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Anita Hill, 25 years after Senate hearings, weighs in on Trump tape

Conversations on sexual assault
Trump's lewd remarks spark national conversation on sexual assault 02:31

Hours after the Trump tape hit the airwaves and a national nerve, author Kelly Oxford launched a Twitter feed asking “’Women Tweet me your first assaults. They aren’t just stats. I’ll go first: Old man on city bus grabs my p***y and smiles at me. I’m 12.’”

“Part of me was scared there would be no response at all. I was sharing a personal experience, you put yourself in a vulnerable position,” Oxford said.

Kelly Oxford CBS News

The response was explosive, offering an immediate window into the scope of sexual assault in this country today.

“When you read it’s not just one person saying that horrible story its hundreds saying that same horrible story and telling it for the first time, it’s really unbelievable,” she said.

Millions of women have shared their experiences, creating the hashtag #notokay.

While these stories are being shared across social media, the theme and its reality are nothing new.

Twenty-five years ago Tuesday, 35-year-old law professor Anita Hill sat before an all-male Senate Judiciary Committee recounting how Supreme Court nominee Clarence Thomas allegedly harassed her.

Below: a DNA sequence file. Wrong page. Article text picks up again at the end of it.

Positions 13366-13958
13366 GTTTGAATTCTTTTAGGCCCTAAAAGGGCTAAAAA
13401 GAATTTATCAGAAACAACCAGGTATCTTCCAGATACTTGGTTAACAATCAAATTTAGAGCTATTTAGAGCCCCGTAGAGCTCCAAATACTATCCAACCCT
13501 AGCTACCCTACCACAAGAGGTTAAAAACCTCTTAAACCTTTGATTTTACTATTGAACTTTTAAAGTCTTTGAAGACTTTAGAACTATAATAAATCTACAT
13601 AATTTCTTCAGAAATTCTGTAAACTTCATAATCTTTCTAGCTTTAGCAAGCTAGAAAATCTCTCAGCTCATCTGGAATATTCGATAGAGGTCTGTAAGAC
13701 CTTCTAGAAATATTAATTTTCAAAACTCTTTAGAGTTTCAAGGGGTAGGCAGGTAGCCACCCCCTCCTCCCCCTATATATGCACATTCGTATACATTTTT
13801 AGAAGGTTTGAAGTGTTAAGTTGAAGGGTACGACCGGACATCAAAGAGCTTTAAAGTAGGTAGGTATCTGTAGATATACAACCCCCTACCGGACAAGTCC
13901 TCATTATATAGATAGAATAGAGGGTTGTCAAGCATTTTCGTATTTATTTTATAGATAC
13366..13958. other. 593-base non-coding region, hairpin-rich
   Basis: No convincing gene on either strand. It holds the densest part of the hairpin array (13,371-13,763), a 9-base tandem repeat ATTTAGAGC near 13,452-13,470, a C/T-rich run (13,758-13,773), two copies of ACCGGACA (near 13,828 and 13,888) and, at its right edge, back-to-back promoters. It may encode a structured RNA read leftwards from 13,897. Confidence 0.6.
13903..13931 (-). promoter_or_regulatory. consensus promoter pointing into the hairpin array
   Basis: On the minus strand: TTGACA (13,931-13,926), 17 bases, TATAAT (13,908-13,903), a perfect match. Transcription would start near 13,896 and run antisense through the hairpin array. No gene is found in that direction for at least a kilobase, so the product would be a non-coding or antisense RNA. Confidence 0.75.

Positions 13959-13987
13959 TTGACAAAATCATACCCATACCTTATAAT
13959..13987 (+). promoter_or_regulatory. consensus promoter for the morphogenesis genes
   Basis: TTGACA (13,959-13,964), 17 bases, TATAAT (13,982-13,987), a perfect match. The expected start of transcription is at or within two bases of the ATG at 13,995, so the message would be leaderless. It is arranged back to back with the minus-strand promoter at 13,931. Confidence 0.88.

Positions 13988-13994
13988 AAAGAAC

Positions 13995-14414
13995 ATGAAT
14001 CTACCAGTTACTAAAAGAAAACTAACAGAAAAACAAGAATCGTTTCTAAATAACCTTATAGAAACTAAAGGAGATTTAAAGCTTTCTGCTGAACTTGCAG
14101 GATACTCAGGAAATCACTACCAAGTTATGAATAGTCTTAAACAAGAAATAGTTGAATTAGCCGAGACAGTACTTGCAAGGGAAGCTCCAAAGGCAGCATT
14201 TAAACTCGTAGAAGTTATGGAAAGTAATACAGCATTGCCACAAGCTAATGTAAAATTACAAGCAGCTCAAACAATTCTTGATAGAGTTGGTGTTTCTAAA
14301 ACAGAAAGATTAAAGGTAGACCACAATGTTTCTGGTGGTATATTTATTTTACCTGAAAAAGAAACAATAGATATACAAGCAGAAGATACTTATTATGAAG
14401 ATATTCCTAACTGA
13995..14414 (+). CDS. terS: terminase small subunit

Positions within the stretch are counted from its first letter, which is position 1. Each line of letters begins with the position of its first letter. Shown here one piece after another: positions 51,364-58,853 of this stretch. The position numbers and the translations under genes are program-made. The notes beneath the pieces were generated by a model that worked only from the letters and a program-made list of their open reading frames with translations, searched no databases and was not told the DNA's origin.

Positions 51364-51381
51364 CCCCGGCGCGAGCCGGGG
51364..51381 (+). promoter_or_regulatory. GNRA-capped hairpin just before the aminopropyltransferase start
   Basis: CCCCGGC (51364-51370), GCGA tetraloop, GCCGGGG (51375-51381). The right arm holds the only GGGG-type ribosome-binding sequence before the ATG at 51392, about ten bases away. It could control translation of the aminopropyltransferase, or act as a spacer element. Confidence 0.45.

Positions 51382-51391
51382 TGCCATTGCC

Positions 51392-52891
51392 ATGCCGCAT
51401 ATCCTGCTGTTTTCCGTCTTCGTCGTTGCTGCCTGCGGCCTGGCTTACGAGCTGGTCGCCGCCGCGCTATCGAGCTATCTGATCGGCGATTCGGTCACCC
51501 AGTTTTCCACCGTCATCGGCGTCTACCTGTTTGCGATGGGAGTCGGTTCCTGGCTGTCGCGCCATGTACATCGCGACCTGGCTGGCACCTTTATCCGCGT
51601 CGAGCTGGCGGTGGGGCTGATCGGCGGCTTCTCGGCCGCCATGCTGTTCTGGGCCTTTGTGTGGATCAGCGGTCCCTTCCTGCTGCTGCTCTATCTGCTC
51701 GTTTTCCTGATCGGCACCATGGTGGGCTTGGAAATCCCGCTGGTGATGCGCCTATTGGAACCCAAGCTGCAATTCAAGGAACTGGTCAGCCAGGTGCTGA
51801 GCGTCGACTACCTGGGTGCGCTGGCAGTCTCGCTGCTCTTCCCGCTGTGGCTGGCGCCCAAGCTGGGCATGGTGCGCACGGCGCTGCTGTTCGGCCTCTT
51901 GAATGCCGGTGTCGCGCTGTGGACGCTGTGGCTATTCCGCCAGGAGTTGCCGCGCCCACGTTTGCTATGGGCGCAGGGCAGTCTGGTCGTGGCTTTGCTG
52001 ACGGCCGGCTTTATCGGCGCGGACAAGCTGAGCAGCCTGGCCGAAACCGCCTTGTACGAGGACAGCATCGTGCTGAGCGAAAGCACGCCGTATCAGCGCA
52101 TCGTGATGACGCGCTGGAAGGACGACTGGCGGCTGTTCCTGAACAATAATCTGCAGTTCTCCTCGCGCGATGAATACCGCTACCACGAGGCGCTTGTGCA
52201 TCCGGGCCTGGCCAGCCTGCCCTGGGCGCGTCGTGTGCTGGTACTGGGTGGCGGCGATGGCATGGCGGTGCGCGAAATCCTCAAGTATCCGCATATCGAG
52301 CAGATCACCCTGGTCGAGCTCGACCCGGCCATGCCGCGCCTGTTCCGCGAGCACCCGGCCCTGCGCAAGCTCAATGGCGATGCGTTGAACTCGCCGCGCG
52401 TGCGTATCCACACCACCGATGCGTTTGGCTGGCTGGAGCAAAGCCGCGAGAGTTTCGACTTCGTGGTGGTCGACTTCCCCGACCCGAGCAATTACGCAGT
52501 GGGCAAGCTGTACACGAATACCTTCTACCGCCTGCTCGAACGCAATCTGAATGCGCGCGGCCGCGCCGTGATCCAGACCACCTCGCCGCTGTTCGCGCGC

“He talked about pornographic materials,” Hill testified. “On several occasions, Thomas told me graphically of his own sexual prowess.”

Thomas was eventually confirmed to the court, while Hill landed a lifetime of defending her story and being re-victimized through smear campaigns.

“For 25 years we have been saying that sexual harassment is something that affects so many women,” said Hill, now 60.

“The focus of the conversation should be the harm that harassment causes the victims and how we’re going to prevent it,” says Anita Hill. CBS News

“The focus of the conversation should be the harm that harassment causes the victims and how we’re going to prevent it,” she said.

Those hearings, like the Trump tape, triggered a national conversation on assault.  But Hill fears when the news cycle ends, the talk of how to make change will stop too.

“Even after 25 years, this is a powerful moment. What we do next is important so this doesn’t happen again to the next generation,” Hill said.

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